In the drawings which are to be regarded as merely illustrative:
FIG. 1 is a transverse sectional view of a glass rod enclosed in a glass tube;
FIG. 2 is a perspective view of a hexagon mold filled with glass fibers;
FIG. 3 is a transverse sectional view of a glass tube filled with glass fibers;
FIG. 4 is a side elevational view of apparatus, partly in section, for packing and fusing the glass fibers shown in FIG. 3 together;
FIG. 5 is a transverse sectional view taken on the line 5-5 of a glass tube and the glass fibers therein, shown in FIG. 4;
FIG. 6 is a transverse sectional view similar to FIG. 5 with the glass tube removed; and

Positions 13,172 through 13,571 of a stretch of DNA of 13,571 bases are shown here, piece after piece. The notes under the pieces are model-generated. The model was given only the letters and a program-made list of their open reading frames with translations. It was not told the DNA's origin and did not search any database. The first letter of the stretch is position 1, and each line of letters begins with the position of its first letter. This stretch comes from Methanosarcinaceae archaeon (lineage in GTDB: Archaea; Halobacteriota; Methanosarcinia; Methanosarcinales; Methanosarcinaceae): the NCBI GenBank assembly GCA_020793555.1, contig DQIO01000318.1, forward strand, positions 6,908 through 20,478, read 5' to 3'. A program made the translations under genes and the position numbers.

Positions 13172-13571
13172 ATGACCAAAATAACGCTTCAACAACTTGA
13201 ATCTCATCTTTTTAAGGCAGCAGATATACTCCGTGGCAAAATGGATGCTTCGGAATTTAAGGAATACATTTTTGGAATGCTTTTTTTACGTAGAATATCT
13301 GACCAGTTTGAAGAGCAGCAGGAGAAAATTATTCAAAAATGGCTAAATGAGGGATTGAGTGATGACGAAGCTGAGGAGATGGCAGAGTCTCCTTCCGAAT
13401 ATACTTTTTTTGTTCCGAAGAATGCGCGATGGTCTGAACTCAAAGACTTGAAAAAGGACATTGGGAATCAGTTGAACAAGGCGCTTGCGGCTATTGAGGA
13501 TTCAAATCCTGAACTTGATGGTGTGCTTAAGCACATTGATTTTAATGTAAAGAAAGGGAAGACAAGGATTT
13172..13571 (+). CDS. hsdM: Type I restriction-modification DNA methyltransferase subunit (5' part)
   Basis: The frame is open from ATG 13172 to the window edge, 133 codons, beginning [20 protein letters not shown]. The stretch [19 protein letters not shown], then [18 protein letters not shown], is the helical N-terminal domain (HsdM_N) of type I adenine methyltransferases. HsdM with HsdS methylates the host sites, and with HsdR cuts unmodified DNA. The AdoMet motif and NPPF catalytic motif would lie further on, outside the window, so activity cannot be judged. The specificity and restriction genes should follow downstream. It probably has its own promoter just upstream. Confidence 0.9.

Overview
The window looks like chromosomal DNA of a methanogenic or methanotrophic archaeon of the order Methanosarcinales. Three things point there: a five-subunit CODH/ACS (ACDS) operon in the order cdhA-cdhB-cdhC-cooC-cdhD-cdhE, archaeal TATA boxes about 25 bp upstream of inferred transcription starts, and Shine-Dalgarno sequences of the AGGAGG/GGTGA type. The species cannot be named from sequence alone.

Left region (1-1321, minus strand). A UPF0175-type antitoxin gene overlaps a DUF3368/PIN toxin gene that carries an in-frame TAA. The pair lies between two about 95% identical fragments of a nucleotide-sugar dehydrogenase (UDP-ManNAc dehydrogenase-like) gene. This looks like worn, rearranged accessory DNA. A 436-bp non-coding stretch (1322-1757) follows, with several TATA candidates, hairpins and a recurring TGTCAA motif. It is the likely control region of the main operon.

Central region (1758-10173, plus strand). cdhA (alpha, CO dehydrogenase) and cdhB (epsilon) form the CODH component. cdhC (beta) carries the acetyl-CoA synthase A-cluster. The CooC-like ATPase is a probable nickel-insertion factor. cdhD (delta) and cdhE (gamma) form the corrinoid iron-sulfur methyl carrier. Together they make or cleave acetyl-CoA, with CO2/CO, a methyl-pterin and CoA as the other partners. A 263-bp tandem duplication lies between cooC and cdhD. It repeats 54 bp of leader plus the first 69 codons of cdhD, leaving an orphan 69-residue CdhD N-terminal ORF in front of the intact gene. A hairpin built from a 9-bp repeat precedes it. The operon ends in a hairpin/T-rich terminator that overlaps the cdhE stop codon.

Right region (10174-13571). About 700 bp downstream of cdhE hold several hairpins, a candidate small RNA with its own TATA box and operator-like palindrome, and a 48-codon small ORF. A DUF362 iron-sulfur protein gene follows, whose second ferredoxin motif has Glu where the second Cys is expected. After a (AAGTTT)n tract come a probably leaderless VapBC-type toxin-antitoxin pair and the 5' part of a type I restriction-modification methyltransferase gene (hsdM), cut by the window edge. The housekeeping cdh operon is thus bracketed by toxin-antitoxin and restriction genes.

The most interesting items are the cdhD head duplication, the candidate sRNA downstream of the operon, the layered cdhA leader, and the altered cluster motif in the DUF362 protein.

FIG. 7 is an end elevational view of the body of FIG. 6 located in a glass tube.
In the method of the present invention, a glass tube 10, as shown in FIG. 1, is located about a glass rod 11. Tube 10 and rod 11 are heated and drawn together by a conventional process which generally only reduces the diameters of tube 10 and rod 11, and not the relative sizes thereof. Tube 10 and rod 11 may be drawn to, for example, a diameter of 50 or 100 mils from an initial tube diameter of 11/2 to 21/2 inches.
The drawing of the section shown in FIG. 1 may be continuous. Once drawn, the glass fibers may be cut or broken into 12 inch lengths and packed in a graphite hexagon mold 12, as shown in FIG. 2, having upper and lower halves 13 and 14, respectively. The glass fibers are indicated at 15. Note will be taken that each of the glass fibers 15 will have a cross-sectional similar to that shown in FIG. 1 where the outside diameter of tube 10 may be, for example, 50 mils.